Sri Lanka's chief military spokesman, Brigadier Udaya Nanayakkara, insisted official figures only had a margin of error of "about 10 percent".

"Sometimes ground troops might see a terrorist falling and count him as dead, but he may only be seriously wounded," Nanayakkara explained.

"If we get the information from (Tiger) radio communications, then the numbers are accurate."

Although government forces have made major progress in battling the Tigers over the past year, including ousting them from their last stronghold in the east, there have been embarrassing setbacks.

In March the Tigers, who are fighting for an independent homeland, carried out their first air strike on Sri Lankan forces using what were believed to be two training planes smuggled into the island in bits and flown from a jungle air strip.

Last week, an elite suicide squad of the Liberation Tigers of Tamil Eelam (LTTE) infiltrated a key air base and virtually wiped out the fleet of spy planes used to spot rebel movements and bases.

Since then the defence ministry has been producing a handsome Tamil Tiger body count, while government troops barely suffer a scratch.

The security forces say they killed 3,284 Tiger rebels between December 2005, when a Norwegian-brokered truce began falling apart, and September this year.

Independent estimates put the size of the LTTE force at between 5,000 and 12,000 men and women -- meaning that at this rate of killing they should soon be running out of recruits.

Senior officials have in the past claimed there were only 500 Tiger rebels left, or that 85 percent of the guerrilla army had been wiped out.

"Statistics that lie in defence of the realm," the pro-opposition Leader newspaper said in a recent headline, citing the government claims.

"The defence ministry is... lying to the people by detailing exaggerated figures of the number of Tigers killed to achieve petty short term political objectives."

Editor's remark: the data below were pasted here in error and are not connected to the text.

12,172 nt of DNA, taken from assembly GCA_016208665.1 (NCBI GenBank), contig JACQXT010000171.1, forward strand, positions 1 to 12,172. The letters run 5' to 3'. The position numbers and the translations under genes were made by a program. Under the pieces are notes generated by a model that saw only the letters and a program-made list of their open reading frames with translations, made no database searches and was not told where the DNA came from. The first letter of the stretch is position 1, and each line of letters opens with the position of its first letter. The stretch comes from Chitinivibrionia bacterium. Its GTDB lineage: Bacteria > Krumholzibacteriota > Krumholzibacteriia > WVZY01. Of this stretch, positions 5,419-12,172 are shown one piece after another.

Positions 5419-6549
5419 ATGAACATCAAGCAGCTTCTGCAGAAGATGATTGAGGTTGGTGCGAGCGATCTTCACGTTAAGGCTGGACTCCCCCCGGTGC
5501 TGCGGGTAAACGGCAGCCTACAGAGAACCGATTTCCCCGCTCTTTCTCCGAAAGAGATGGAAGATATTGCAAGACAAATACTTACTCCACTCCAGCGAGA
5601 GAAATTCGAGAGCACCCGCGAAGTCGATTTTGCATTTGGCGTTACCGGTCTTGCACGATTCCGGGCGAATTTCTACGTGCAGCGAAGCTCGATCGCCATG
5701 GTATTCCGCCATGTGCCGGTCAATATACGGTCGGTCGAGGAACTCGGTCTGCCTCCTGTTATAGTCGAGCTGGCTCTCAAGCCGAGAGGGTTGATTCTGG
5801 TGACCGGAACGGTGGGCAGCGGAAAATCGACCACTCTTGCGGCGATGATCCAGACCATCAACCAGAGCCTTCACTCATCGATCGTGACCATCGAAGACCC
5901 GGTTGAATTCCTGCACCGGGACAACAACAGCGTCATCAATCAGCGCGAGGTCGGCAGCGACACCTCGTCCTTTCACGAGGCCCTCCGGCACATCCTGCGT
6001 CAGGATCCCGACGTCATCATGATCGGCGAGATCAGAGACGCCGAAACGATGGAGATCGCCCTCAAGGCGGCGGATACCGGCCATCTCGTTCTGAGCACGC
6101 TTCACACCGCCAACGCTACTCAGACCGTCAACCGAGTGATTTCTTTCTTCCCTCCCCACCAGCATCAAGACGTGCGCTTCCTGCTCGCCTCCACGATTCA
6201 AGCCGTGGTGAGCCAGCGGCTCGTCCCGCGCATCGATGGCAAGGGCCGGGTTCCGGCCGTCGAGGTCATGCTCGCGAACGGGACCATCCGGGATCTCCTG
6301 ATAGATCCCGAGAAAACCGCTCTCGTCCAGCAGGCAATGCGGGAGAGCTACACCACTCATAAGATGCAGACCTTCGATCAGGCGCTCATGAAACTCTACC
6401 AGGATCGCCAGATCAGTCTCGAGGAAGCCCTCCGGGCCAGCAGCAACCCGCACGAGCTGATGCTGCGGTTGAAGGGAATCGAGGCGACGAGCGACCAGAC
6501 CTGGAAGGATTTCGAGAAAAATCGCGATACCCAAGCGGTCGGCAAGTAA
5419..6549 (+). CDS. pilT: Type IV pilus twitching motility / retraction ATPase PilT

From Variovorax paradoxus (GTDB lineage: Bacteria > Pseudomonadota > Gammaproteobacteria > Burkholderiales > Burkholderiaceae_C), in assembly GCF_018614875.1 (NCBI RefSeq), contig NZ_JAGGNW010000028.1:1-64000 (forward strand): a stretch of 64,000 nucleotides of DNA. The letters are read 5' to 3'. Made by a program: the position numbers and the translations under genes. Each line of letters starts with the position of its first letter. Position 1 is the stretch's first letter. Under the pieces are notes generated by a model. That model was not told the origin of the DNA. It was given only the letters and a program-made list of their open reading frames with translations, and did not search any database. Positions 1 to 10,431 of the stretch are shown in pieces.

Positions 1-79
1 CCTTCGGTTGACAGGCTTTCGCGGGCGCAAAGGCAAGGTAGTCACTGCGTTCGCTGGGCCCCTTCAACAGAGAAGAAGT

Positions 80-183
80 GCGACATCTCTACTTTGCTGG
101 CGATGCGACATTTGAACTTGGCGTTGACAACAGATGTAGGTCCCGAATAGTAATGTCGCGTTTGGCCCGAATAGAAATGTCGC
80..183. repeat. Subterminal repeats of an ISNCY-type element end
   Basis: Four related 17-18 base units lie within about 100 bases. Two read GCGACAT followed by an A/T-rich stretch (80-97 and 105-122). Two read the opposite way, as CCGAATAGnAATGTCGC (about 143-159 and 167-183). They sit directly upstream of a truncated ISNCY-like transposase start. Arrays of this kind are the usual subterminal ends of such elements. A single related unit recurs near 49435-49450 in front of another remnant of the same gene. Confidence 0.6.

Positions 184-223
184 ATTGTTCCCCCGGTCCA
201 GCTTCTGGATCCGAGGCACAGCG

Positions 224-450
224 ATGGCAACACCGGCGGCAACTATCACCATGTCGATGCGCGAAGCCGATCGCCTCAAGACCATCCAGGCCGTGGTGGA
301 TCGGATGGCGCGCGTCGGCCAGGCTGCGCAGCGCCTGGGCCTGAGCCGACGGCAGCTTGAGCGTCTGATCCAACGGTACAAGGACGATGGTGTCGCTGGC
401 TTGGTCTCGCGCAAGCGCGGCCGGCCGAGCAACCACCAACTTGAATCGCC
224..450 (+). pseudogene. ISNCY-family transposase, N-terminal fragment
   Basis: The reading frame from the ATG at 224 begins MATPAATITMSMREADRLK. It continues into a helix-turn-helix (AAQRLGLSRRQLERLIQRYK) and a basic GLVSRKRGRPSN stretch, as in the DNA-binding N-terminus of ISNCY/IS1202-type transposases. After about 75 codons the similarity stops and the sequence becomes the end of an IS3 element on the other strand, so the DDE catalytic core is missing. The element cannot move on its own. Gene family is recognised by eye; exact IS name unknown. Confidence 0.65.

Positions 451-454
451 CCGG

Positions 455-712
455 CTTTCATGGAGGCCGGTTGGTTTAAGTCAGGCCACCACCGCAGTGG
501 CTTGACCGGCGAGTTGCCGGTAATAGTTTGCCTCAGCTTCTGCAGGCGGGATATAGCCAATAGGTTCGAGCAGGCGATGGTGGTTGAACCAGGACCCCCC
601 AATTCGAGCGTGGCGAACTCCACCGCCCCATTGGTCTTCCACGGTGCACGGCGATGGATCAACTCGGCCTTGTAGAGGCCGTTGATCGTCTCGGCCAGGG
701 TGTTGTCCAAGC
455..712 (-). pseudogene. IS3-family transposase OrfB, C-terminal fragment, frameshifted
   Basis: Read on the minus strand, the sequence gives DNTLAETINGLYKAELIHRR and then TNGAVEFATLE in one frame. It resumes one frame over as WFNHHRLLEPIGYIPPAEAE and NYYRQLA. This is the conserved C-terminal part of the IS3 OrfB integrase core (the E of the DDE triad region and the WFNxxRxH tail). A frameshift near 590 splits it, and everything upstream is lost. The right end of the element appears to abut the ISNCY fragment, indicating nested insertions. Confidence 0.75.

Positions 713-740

The defence ministry has now removed the overall tally of rebel dead from its website, but still gives a hefty daily toll.

Sunanda Deshapriya, director at the private Centre for Policy Alternatives think-tank, said the figures were clearly being massaged.

"By projecting a high number of people killed the parties have reduced the value of life," Deshapriya said.

"Killings are now generally accepted by society as a done thing, and the more the merrier."

According to Seneviratne, who writes on defence issue in local newspapers, the high Tiger casualties claimed by the military could backfire.

"When the fighting has been going on for so long and after claiming such heavy losses if you still can't beat them, then there is a credibility issue," Seneviratne told AFP.

"The high losses indicate that they (the Tigers) have committed fighters ready to die for a cause... You only give the impression that they are a very large force. They are not."

The LTTE releases its overall death toll in the last week of November, when it observes a "heroes week" to commemorate the war dead.

Last year, they paid respects to 18,742 cadres killed since 1982.

Independent analysts believe that overall, government forces have suffered similar losses.

Defencewire said...

We estimate around 30,000 or more LTTE casualties since 1982 and around 20,000 casualties from Army, Navy, AF and Police. Ret. Col. Susantha Seneviratne was a good officer from Gemunu Watch.